The overuse of a Vicks Vaporizer can lead to excess humidity and condensation stains on walls. This is a danger because over time, excessive moisture can lead to mildew and mold build up that emits harmful bacteria into the air of your house. If your Vicks Vaporizer is producing condensation stains on your walls, it is essential that you allow the room to thoroughly dry out and then clean the walls. To prevent future mold build up, make sure you have a window cracked or a door open in the room where the vaporizer is used to decrease the humidity levels in the room.
Fill the bucket with hot tap water and enough liquid dish detergent with a grease fighting property to create soap suds. The bathtub is an excellent place to fill the bucket.
Place towels beneath the latex-painted or washable-wallpapered wall that has condensation stains. If you wish, spread the plastic drop cloth over anything that cannot be moved that shouldn't get wet.
Bring the bucket of hot, soapy water to the wall you plan to clean. Soak the sponge in the water, and wring it out so that water isn't pouring from it.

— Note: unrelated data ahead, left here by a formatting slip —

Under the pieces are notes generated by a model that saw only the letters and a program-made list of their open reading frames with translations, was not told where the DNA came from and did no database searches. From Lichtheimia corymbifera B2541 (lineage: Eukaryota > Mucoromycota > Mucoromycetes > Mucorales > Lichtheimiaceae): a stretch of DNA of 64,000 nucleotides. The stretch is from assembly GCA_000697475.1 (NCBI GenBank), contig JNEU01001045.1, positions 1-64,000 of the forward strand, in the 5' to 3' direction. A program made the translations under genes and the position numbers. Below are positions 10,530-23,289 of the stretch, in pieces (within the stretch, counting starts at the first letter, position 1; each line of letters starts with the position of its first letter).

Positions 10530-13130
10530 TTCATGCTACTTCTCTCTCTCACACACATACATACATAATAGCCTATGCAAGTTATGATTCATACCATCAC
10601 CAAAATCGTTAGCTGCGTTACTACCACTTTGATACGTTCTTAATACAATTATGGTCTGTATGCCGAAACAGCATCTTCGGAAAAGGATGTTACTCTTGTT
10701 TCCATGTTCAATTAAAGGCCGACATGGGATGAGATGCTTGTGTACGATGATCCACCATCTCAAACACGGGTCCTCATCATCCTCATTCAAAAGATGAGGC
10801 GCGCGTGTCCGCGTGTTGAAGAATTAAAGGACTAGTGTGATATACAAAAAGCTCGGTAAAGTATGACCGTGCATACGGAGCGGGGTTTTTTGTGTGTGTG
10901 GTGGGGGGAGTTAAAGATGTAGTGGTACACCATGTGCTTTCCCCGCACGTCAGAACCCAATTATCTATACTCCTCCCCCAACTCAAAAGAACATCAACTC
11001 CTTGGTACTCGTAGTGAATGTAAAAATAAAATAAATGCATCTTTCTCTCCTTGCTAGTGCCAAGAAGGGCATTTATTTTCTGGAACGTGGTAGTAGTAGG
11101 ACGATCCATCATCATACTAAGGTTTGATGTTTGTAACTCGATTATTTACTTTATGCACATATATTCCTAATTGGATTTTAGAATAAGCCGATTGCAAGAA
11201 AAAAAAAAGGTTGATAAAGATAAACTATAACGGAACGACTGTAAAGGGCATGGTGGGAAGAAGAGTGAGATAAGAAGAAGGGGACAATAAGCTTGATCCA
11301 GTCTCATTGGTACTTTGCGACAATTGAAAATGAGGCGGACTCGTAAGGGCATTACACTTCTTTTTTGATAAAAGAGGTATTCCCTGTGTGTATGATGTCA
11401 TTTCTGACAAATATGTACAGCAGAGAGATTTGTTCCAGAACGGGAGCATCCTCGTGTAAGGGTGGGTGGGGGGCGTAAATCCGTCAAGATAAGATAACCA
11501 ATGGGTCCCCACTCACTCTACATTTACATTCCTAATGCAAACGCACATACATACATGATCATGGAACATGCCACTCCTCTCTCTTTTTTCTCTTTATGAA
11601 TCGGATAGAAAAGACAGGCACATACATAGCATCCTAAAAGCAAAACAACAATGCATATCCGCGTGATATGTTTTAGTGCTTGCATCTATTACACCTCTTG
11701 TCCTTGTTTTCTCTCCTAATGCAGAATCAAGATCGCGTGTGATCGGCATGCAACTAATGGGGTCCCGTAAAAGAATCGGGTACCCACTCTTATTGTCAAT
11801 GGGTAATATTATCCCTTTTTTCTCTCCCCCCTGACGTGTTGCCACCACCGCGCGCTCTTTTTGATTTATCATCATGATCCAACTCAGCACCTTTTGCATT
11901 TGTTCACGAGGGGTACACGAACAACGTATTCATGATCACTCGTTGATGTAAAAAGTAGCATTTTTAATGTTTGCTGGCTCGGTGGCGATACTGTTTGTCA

Using an up and down motion, scrub the stained area of the wall with the sponge. The anti-grease formula in the dish detergent will dissolve any Vicks product inhalant additives that were in the steam. If your wall is painted with flat paint, you will need to re-paint rather than wash out the stains, as flat paint cannot be washed.
Continue scrubbing with the hot, soapy water and the sponge until stains are removed. Dry the walls thoroughly with towels or with a hair dryer if the wallpaper seems too wet. Leave the window in the room open to allow ventilation. Drain the bucket water and rinse the sponge and allow it to air dry. Clean up any towels or drop cloths, and make sure you towel dry any surface that got wet during the cleaning process.